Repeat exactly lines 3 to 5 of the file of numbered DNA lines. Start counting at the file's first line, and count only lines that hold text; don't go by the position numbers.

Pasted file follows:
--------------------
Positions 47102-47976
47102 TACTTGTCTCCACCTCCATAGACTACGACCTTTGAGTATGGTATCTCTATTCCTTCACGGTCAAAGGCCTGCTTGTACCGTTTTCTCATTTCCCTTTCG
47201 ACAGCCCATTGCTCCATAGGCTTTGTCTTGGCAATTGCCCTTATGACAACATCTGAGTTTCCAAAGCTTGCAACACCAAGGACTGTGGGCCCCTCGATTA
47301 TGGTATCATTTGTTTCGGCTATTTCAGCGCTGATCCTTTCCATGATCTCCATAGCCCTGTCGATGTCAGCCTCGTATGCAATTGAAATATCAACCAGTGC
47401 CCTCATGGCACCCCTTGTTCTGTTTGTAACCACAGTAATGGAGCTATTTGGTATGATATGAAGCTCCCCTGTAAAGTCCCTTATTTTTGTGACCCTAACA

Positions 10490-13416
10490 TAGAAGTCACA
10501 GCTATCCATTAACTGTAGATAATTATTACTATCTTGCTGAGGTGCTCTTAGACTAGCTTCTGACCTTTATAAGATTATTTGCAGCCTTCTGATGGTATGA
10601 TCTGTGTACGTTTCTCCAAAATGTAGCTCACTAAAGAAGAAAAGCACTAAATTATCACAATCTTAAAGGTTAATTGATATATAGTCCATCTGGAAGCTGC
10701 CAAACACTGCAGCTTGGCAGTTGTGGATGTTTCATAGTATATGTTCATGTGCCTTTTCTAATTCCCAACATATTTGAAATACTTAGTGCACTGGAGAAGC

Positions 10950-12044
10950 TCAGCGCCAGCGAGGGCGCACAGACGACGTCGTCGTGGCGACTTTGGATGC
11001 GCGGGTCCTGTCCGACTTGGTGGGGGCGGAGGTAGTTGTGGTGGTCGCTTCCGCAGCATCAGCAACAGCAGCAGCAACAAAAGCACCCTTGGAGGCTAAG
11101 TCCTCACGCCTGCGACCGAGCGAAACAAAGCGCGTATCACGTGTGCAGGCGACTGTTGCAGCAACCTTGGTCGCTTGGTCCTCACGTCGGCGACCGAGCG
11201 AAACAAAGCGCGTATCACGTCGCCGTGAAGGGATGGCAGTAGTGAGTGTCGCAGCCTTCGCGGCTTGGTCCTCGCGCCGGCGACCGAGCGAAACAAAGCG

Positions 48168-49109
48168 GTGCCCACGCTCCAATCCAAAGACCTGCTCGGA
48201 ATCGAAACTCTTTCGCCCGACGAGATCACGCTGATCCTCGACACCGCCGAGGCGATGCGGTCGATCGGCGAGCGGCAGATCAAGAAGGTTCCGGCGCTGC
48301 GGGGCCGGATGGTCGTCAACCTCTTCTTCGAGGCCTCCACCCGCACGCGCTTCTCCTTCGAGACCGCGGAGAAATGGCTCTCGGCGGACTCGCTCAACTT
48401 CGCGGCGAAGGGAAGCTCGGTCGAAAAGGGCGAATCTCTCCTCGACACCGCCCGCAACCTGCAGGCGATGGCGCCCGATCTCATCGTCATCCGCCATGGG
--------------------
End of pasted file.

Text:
47201 ACAGCCCATTGCTCCATAGGCTTTGTCTTGGCAATTGCCCTTATGACAACATCTGAGTTTCCAAAGCTTGCAACACCAAGGACTGTGGGCCCCTCGATTA
47301 TGGTATCATTTGTTTCGGCTATTTCAGCGCTGATCCTTTCCATGATCTCCATAGCCCTGTCGATGTCAGCCTCGTATGCAATTGAAATATCAACCAGTGC
47401 CCTCATGGCACCCCTTGTTCTGTTTGTAACCACAGTAATGGAGCTATTTGGTATGATATGAAGCTCCCCTGTAAAGTCCCTTATTTTTGTGACCCTAACA